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Easier said than done

When new legislation is proposed, you hope it fixes the problem it is designed to address without creating even more problems, sometimes worse than the initial issue. Recalls by the automotive industry are on the mind of many, after last year set a record for total recalls.

Last year saw more than 63 million vehicles recalled. This included the General Motors defective ignition switch, which could turn off the engine and air bag, causing an accident and leaving the driver unprotected. It also included the Takata air bag, which on some cars could explode and send metal shards at the driver, which in some cases, caused their death.

While the GM defect took 10 years of accidents before it led to a recall, the Takata defect highlighted another danger with recalls. Honda recalled various model years over a long period. During this time, many Hondas were sold, but there is no procedure to notify purchasers of used cars their vehicles need a repair mandated by a recall.

A bill in Congress would force owners to obtain the fix from a recall before they could renew their registration. While this is a good idea, the bill presents some problems.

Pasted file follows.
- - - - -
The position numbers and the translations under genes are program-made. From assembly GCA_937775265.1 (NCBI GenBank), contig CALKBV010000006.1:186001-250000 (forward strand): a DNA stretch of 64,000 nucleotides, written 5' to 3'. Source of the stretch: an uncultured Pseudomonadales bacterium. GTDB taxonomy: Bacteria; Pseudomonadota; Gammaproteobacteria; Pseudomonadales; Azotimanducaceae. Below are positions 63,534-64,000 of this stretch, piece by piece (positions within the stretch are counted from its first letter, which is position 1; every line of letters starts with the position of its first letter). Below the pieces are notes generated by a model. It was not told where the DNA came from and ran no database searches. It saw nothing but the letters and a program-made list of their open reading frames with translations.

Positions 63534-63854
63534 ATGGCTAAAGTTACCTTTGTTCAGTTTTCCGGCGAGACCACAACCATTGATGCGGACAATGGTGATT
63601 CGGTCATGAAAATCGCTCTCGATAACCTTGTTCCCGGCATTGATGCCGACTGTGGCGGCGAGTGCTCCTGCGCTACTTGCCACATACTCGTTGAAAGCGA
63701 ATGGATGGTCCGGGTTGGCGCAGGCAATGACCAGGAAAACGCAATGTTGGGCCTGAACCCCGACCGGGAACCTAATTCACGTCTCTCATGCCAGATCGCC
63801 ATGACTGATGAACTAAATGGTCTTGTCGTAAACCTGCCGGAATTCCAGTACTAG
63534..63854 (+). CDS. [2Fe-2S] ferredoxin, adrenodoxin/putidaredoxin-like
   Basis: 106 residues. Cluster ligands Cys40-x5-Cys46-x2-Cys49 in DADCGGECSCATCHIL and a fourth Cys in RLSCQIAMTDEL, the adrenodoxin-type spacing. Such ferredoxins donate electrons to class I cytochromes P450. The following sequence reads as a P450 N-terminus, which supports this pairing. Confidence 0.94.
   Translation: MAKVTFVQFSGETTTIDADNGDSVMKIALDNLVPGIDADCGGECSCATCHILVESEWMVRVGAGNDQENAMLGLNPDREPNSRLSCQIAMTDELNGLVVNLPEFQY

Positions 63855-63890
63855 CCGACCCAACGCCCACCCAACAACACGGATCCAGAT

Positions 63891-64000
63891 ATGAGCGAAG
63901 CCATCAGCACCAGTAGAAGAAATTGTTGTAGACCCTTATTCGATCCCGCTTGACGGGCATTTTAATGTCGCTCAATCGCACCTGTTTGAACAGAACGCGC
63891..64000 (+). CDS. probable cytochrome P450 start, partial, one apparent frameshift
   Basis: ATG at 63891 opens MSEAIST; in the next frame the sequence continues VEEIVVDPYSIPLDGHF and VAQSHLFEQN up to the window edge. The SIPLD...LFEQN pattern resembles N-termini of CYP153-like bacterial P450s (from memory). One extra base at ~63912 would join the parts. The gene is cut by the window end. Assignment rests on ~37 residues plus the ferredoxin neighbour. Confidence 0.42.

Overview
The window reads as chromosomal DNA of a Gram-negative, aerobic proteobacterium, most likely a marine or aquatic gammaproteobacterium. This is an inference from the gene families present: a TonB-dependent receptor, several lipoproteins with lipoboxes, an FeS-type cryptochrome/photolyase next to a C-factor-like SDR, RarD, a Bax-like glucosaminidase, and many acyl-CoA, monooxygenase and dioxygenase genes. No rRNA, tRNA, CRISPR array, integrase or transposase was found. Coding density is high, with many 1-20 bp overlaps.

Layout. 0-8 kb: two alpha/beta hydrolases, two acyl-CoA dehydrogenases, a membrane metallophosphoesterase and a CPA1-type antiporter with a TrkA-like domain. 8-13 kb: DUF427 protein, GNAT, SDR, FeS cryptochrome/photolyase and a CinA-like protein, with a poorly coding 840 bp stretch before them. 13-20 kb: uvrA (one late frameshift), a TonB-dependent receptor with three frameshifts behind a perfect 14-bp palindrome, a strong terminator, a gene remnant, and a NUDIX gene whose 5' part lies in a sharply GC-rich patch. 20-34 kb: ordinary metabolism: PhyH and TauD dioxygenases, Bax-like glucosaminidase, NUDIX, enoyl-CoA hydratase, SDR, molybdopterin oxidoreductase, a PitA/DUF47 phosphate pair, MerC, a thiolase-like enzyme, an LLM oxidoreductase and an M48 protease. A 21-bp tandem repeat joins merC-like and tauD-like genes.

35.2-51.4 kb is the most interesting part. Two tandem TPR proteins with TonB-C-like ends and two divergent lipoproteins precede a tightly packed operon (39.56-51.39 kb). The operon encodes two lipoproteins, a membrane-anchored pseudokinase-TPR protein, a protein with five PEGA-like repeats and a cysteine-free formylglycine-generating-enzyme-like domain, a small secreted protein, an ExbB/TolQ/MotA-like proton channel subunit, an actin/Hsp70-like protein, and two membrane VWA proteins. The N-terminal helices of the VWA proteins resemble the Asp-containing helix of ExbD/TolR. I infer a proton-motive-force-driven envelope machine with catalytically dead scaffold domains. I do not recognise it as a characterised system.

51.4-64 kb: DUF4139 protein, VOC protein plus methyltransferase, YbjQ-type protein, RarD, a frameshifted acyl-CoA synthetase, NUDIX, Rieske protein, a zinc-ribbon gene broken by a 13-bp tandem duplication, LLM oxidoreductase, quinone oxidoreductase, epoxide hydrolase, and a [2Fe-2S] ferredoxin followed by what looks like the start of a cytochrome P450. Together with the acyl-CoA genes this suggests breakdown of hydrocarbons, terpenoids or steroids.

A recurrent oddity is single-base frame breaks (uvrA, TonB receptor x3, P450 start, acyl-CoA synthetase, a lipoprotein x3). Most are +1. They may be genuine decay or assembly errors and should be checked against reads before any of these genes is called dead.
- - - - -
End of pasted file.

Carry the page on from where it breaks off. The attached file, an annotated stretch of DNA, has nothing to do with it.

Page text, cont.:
For one, there is apparently no funding mechanism that allow the states to process this new information. Departments of motor vehicles are often less than adequately funded, and they would likely need new computer systems, training and support to operate registrations tied to vehicle recalls.

A danger exists that such legislation could be seen as placing the responsibility and liability for repairs on the individual owner and not the carmaker who produced and sold the defective vehicle.

People die in vehicles that have been recalled but not fixed, because they are unaware or the manufacturer is short of parts to fix the problem. Any legislation must holistically look at all of the issues involved in fixing this process.

Prospect.org, "Reckoning With the New Auto Recall Bill," Rachel M. Cohen, March 19, 2015

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